01.06.2017 Earth and Its Moon, as Seen From Mars
11.15.2016 Schiaparelli Impact Site on Mars, Stereo
11.03.2016 Schiaparelli Impact Site on Mars, in Color
03.30.2016 Erisa Hines
03.30.2016 Buzz Aldrin
03.21.2016 For a Decade Orbiting Mars: One Recent View
03.09.2016 For a Decade Orbiting Mars: One Recent View
03.09.2016 Mars Reconnaissance Orbiter By the Numbers
03.01.2016 MRO sees Frosty Spring Slopes
02.12.2016 Women in Science
02.10.2016 Wind at Work
11.16.2015 Change Observed in Martian Sand Dune
10.05.2015 'The Martian' Story's Ares 4 Landing Site
10.05.2015 The Ares 3 Landing Site (Figure A)
09.30.2015 Avalanche Ho!
06.29.2015 Mars Exploration Zone Layout Considerations
06.17.2015 Active High-Latitude Dune Gullies
06.03.2015 Crisp Crater in Sirenum Fossae
05.20.2015 Sedimentary Rock Layers on a Crater Floor
05.20.2015 Honey, I Shrunk the Mesas
05.11.2015 Icy Wonderland
05.04.2015 Diverse Orbits Around Mars
03.27.2015 South Pole Spiders
03.27.2015 A Smile a Day....
03.25.2015 Pitted Landforms in Southern Hellas Planitia
03.12.2015 Curiosity Heading Away from 'Pahrump Hills'
02.18.2015 Lava Flow Near the Base of Olympus Mons
02.09.2015 Yardangs in Arsinoes Chaos, Mars
02.04.2015 Curiosity Rover at 'Pahrump Hills'
01.22.2015 Frost on Crater Slope
01.16.2015 Components of Beagle 2 Flight System on Mars
12.03.2014 An Enigmatic Feature in Athabasca Lava Flows
12.02.2014 NASA's Journey to Mars
11.07.2014 Mars Orbiter Sizes Up Passing Comet
10.19.2014 Siding Spring Mars Spacecraft
Regions of Mars with Clays and Hydrated Minerals Identified from OrbitOn this map of Mars, areas indicated in green are where spectrometers on spacecraft orbiting Mars have detected clay minerals and areas indicated in blue are where those spectrometers have detected hydrated minerals (clays, sulfates and others).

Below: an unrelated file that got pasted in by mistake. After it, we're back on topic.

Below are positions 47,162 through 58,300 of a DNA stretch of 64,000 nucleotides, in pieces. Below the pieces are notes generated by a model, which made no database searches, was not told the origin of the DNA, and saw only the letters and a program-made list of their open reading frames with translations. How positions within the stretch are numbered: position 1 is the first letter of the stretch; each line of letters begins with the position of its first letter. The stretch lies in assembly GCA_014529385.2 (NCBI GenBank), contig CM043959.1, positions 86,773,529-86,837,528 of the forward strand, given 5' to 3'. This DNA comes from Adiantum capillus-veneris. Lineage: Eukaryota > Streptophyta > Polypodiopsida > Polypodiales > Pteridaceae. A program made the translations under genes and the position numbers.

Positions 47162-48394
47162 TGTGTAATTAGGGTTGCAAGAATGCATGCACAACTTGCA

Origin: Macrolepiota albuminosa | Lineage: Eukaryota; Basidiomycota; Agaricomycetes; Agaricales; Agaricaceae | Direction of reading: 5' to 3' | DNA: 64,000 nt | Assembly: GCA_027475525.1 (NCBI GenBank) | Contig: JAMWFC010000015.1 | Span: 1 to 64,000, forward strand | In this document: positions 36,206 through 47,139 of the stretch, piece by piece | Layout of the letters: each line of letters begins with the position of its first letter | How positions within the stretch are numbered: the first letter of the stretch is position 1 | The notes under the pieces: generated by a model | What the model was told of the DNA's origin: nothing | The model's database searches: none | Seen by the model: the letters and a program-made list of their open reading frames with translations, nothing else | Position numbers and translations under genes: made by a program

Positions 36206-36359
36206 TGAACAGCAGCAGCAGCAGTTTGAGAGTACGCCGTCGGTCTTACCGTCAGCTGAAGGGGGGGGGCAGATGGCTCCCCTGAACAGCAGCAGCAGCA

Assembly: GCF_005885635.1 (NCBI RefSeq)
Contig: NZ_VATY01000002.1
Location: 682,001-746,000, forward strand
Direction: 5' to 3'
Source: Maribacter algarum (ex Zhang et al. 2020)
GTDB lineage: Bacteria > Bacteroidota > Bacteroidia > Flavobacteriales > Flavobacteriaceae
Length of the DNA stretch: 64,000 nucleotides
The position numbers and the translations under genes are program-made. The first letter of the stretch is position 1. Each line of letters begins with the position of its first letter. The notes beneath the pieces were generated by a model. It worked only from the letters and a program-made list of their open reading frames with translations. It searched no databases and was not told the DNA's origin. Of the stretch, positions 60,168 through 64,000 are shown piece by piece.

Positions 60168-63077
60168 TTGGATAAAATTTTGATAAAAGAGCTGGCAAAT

Both clay and sulfate minerals are important for understanding past environmental conditions on Mars.
Detections mapped here were made by the OMEGA visible and infrared mineralogical mapping spectrometer (Observatoire pour la Minèralogie, l'Eau, les Glaces et l'Activitè) on the European Space Agency's Mars Express orbiter and by the Compact Reconnaissance Imaging Spectrometer for Mars (CRISM) on NASA's Mars Reconnaissance Orbiter, reported by Bethany Ehlmann and Franáois Poulet of the Institut d'Astrophysique Spatiale, Orsay, France, and Janice Bishop of the SETI Institute and NASA Ames Research Center, Mountain View, Calif.
Observations by these spectrometers identified the hydrated minerals, including clays, after NASA's Mars Exploration Rover Opportunity had landed in January 2004, but the rover is still active, and is now close to exposures seen from orbit of each of these types of minerals.
The base map is shaded topography based on data from the Mars Orbiter Laser Altimeter on NASA's Mars Global Surveyor orbiter.
Image Credit: NASA/JPL-Caltech/JHU-APL